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Articles    H3'ed 9/1/13

Avatars and Hearing Voices Therapy

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   Today I'm at the 30th year of the annual conference for the Society for the Scientific Study of Shamanism, which I have attended around 20 times.   I've just come from the biannual conference of the ISPS, which is the International Society for Psychotherapy and Social Therapies of Psychosis.   I wanted to write about some recent work by Julian Leff and colleagues at University College, London, who wrote a recent paper called, "Avatar Therapy for persecutory auditory hallucinations: What is it and how does it work?"

   In my observation, the voices that torture people are the mean, persecuting ones, telling them how worthless they are and commanding them to kill themselves, hurt themselves, or do something cruel to someone else.   I've written before about our young man who has believed he was the reincarnation of Adolf Hitler and heard the voices of two Ascended Masters, who urged him to kill his parents, so he would go to prison where he could be appropriately tortured for the rest of his life.   The people who suffer the most feel helpless. Dialogue with invisible entities is difficult. Leff wrote, "Hearing a disembodied voice abusing you in stereotyped phrases taxes your resources as a social human being. Furthermore, because the entity is invisible there are none of the usual cues of facial expression and non-verbal communication by which we signal agreement with, attention to, and turn-taking with the speaker."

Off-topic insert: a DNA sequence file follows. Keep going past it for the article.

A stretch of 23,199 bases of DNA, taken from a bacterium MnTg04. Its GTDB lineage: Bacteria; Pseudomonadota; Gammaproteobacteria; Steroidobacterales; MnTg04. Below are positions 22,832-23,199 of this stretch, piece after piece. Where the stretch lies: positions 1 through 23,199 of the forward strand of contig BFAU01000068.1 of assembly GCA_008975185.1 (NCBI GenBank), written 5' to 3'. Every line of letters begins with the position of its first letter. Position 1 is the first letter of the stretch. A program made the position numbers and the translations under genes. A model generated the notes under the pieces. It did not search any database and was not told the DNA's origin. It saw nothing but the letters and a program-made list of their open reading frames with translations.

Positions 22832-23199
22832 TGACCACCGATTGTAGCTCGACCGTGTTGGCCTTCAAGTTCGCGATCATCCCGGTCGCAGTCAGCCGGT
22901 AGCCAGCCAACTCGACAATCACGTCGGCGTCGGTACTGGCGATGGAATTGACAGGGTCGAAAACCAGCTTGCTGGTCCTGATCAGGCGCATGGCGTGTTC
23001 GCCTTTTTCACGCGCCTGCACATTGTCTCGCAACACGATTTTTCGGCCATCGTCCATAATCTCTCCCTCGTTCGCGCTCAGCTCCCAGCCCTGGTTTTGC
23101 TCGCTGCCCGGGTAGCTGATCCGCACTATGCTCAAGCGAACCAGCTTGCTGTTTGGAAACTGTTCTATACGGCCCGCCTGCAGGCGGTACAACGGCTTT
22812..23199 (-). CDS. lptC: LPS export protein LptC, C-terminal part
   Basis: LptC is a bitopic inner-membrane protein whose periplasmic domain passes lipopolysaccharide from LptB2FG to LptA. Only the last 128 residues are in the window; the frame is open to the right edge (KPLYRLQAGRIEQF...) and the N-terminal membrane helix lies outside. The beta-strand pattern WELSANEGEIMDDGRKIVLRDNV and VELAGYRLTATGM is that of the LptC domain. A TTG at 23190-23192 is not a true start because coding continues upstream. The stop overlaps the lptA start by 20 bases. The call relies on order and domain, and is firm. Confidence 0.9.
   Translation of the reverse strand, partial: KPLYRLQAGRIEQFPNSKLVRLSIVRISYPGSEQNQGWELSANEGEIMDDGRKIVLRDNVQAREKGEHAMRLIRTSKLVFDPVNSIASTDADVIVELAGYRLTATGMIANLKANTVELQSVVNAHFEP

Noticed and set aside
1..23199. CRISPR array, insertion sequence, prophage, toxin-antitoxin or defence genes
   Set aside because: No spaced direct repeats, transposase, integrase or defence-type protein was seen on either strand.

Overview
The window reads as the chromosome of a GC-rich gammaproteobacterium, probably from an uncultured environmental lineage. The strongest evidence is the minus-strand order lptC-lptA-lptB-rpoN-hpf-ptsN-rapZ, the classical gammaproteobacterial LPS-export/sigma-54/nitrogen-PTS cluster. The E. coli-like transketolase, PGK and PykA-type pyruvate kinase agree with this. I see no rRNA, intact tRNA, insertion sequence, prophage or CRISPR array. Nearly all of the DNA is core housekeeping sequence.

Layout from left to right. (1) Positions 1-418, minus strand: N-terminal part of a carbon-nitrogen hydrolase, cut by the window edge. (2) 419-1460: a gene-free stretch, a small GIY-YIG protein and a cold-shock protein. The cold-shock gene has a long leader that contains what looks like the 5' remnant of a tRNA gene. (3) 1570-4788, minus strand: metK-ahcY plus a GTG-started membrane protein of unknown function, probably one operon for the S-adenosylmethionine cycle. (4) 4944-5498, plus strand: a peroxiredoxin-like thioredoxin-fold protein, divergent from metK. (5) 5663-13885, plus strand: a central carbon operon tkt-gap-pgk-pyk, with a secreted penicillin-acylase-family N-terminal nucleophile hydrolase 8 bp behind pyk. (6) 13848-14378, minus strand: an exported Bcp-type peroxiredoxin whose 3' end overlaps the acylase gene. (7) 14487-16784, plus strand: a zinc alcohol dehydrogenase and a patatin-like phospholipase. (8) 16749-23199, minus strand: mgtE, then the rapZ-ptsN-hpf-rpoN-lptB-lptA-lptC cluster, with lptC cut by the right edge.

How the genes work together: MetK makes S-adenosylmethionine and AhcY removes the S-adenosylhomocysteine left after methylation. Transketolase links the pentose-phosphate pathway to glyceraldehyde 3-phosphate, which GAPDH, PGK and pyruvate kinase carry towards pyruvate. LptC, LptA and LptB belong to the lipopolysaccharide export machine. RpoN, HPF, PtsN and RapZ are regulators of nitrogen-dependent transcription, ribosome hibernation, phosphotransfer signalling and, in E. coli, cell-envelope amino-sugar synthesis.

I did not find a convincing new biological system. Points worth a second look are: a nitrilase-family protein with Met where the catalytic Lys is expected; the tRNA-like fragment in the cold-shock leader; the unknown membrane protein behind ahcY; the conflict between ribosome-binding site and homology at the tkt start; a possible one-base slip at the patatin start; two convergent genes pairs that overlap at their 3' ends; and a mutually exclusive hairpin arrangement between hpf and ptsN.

We frequently help people to feel more sense of agency by dialoguing with their voices.   To accomplish this, we use puppets, masks, other people, guided imagery, and so on.   The idea is to give body to the voices, to see the voices.   What we can see is not as frightening.   Once we see it, we can go further, as Harry Potter did in one of the movies, and make the being of the voice appear ridiculous.   We can put that being in long clown shoes, ridiculous costumes, and otherwise turn the frightening into the hilarious.  

I find that these approaches work very well for those who will do them, but not everyone will.   Leff and colleagues devised a new and creative method for facilitating dialogue between the voice hearer and the entity speaking to them using a computer-generated avatar. Their aim was to facilitate the dialogue so that the person would learn to stand up to their avatar and eventually control it.